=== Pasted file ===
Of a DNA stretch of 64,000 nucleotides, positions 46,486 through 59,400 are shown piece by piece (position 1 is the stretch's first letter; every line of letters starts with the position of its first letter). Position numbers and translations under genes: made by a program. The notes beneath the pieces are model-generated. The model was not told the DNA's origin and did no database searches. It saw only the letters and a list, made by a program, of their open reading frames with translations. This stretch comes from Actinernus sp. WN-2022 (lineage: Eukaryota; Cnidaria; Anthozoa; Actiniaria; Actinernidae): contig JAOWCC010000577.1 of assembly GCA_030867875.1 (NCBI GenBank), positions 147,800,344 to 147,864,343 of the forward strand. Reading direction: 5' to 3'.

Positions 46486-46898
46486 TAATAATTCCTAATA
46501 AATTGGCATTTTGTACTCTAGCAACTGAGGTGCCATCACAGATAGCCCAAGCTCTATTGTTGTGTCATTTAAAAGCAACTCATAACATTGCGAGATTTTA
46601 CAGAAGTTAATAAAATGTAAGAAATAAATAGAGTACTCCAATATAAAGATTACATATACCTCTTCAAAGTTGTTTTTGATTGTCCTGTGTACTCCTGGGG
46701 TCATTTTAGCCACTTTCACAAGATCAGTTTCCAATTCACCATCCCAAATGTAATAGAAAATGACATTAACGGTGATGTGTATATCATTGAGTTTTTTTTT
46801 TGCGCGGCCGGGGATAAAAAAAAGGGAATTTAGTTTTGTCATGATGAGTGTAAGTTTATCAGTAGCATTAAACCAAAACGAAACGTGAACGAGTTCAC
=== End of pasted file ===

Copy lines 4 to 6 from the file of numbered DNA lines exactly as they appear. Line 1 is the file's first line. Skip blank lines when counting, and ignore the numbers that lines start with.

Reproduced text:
46501 AATTGGCATTTTGTACTCTAGCAACTGAGGTGCCATCACAGATAGCCCAAGCTCTATTGTTGTGTCATTTAAAAGCAACTCATAACATTGCGAGATTTTA
46601 CAGAAGTTAATAAAATGTAAGAAATAAATAGAGTACTCCAATATAAAGATTACATATACCTCTTCAAAGTTGTTTTTGATTGTCCTGTGTACTCCTGGGG
46701 TCATTTTAGCCACTTTCACAAGATCAGTTTCCAATTCACCATCCCAAATGTAATAGAAAATGACATTAACGGTGATGTGTATATCATTGAGTTTTTTTTT